Children who attend the Ribble Valley’s only Catholic secondary school are facing financial and religious discrimination, according to local MP Nigel Evans.
And Mr Evans has asked the leader of the House of Commons, Mr Andrew Lansley MP, for a debate on why parents who send their children to St Augustine’s RC High School, Billington, have to pay for their bus fares.
Addressing the House of Commons, Mr Evans said: “Parents came to see me because they want to send their children to the Catholic school, St Augustine’s, in Billington. As they have to pass a non-faith-based school, they will get no support whatever for travel costs, and it will cost parents hundreds of pounds. Financial discrimination is religious discrimination and that should not happen.”
He added: “I find it to be a ridiculous situation that parents are financially penalised for exercising choice in their children’s education and hope a solution to this can be found, as there will clearly be other cases of this nature in the Ribble Valley and across Britain.”
Two of Mr Evans’ constituents, Rachel Stanworth and Faith Venguedasalon, whose children attend St Augustine’s, are lobbying for change after Lancashire County Council increased the cost of their children’s transport to school.
Faith (41), a teaching assistant at St Michael and St John’s RC Primary School, Clitheroe, explained she had been paying £380 for her son Elliot’s bus fare to St Augustine’s. However, following a consultation exercise by LCC, this bill will increase to £475 a year from September.
Elliot (12) is in Year 8 at St Augustine’s. His brother Josh (11) is due to start St Augustine’s in September meaning Faith, of Newton Street, Clitheroe, will be faced with an annual bus fare bill of £950.
“I feel like I am being penalised for sending my child to a Catholic school,” she said.
Rachel Stanworth (40), of Mytton View, Clitheroe, is also angry at the increase and described public consultation by LCC as a “joke”. Her daughter Zara (13) is in Year 9 at St Augustine’s while her son Matty (eight) is a pupil at St Michael and St John’s.
Rachel said she objected to having to pay for her children’s school transport when the charge was introduced three years ago, but was ignored.
“It’s our nearest Catholic high school and we are being penalised,” said Rachel, an assistant practitioner for the NHS community/rehabilitation team, “They’re saying either pay the bus fare or send them to a non-catholic school.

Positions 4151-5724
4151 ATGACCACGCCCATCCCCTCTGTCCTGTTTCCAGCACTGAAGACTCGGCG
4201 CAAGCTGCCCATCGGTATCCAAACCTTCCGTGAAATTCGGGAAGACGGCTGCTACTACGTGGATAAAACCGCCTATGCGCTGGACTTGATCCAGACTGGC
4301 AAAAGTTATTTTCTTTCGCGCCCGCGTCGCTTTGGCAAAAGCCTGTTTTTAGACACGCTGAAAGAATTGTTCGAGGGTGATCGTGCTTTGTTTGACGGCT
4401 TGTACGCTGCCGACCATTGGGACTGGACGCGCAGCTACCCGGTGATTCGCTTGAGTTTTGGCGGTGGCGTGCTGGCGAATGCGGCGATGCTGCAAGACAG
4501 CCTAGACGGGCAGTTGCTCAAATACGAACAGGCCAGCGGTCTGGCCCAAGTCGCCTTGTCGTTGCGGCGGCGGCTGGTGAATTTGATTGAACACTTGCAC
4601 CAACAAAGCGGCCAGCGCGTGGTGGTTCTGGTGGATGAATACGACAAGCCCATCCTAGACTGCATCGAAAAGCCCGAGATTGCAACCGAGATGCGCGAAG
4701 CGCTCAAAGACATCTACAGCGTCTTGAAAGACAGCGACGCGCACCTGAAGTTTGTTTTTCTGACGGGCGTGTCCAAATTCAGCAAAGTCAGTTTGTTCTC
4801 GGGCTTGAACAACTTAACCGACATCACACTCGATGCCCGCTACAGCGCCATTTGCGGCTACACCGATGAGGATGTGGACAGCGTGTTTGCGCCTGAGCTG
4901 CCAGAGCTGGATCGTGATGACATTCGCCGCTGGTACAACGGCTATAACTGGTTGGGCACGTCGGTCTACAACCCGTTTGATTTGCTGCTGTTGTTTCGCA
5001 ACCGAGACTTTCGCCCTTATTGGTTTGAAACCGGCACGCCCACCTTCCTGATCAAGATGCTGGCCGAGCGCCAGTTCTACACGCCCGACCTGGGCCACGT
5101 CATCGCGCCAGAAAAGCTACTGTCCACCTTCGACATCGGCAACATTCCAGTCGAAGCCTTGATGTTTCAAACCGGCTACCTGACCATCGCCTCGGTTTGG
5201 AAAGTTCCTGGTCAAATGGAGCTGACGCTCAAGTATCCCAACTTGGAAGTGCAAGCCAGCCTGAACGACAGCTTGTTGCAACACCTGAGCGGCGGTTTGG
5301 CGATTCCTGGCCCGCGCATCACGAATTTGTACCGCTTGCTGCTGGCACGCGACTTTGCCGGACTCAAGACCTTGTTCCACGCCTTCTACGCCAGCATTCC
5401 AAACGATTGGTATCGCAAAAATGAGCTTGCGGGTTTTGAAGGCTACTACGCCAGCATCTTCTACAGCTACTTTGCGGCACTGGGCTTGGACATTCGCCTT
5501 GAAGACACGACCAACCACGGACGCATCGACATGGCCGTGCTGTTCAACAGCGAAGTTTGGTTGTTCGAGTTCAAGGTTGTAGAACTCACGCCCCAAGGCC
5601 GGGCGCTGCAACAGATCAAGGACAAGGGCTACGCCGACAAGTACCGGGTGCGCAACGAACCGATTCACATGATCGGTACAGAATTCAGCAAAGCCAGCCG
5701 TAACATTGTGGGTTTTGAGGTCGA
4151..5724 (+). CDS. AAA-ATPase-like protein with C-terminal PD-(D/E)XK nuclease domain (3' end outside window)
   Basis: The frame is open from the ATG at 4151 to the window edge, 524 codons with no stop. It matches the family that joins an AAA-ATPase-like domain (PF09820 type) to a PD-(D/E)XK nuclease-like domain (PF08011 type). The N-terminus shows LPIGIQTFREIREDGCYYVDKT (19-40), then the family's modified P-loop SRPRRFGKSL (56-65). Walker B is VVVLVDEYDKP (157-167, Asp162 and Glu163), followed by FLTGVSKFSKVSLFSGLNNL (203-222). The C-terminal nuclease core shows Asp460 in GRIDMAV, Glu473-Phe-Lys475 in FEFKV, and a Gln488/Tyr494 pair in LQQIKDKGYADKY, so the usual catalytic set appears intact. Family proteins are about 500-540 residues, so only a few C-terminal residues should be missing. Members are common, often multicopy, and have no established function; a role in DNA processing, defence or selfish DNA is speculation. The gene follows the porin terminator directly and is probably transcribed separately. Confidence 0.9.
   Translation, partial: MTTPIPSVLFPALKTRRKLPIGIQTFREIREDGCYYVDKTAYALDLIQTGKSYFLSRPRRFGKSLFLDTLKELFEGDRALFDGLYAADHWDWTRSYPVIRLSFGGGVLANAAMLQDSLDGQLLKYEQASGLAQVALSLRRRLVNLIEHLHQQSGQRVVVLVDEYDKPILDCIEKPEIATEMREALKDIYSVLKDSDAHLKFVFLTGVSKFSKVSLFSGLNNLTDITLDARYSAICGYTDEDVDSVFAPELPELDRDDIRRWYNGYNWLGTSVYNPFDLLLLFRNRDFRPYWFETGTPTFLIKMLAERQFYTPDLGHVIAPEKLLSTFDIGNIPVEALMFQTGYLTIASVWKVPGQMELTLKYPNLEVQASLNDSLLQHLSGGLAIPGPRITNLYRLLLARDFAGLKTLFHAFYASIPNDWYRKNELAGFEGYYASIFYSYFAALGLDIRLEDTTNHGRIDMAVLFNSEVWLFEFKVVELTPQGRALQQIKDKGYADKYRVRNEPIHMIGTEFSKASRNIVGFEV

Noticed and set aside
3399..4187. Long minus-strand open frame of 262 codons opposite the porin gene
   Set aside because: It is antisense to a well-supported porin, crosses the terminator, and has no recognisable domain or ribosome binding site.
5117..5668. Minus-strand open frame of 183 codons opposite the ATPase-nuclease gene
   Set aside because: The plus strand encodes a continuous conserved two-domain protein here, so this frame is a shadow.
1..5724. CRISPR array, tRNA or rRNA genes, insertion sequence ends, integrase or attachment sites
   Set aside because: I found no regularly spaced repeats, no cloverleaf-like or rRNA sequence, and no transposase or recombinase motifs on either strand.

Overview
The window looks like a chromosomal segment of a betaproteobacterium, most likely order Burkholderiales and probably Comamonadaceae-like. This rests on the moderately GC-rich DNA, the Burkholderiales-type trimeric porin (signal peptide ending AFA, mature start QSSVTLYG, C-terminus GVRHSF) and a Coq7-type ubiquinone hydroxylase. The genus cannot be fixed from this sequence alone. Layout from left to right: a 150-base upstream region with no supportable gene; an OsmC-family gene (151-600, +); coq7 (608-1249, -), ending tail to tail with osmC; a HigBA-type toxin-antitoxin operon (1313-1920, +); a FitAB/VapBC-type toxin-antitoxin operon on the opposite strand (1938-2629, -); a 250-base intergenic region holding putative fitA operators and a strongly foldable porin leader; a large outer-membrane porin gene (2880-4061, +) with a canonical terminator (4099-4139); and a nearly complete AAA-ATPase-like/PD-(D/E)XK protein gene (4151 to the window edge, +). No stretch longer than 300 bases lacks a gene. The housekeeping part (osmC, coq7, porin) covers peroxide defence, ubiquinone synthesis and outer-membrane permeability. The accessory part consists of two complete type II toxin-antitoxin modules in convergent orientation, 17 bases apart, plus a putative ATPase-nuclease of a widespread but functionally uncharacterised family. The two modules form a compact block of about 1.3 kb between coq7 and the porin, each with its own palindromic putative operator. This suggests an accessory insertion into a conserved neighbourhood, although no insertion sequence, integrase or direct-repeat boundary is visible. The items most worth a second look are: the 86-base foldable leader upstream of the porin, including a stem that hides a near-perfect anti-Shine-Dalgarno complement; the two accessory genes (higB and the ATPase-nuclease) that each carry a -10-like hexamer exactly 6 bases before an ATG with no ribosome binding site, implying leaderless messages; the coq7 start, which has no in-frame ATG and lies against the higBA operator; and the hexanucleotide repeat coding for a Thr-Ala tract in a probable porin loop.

“Apart from the fact it’s a lot of money, it is the principle. As always it seems to be the working class families who seem to be hit the hardest.”
Head teacher of St Augustine’s RC High School, Michael Wright, said a number of parents had contacted school about the increased fees with “very real concerns”. “Under the changes made by Lancashire County Council, families now have two choices: to move their children to schools which would not be their first preference, or to find the cost of transport themselves,” he said.
“While those on the lowest incomes will continue to receive free transport, the increased charges will undoubtedly cause financial difficulty for many families, particularly those with more than one child. We have already seen an increase in families choosing to transport their children to school by car, impacting on already congested routes at peak times, even where car-sharing arrangements are used. This is likely to worsen from September when there will be a 25% rise in the cost of the bus pass.
“It is a shame Lancashire County Council has chosen to address their funding difficulties by applying charges to families who have chosen a faith-based education. I am sure many of these families will be disappointed by the dismissive attitude of the council towards the consultation and wonder where the council’s priorities lie when reflect on the sums of money spent on recent partnership agreements.”
However, County Coun. Matthew Tomlinson, cabinet member for children, young people and schools, has defended the council’s decision.
“As things stand, the county council continues to bear more than half the cost of transporting pupils to faith schools, so we can hardly be accused of religious discrimination, especially as some local authorities have removed the subsidy altogether.
“Following a decision in 2010, parents were asked to contribute towards this, although taxpayers continued to bear about 60% of the cost. There has been no increase in that contribution until the one approved in February this year, to take effect in September.
“The county council spends about £1,000 per pupil, per year on denominational transport, so parents pay considerably less than the true cost. And those on low income who are entitled to free transport will continue to receive that support.
“We need to close a funding gap of around £300m. by 2017. This means we have had to look at every area of our spending very closely, including school transport, which represents a very large annual use of public money.”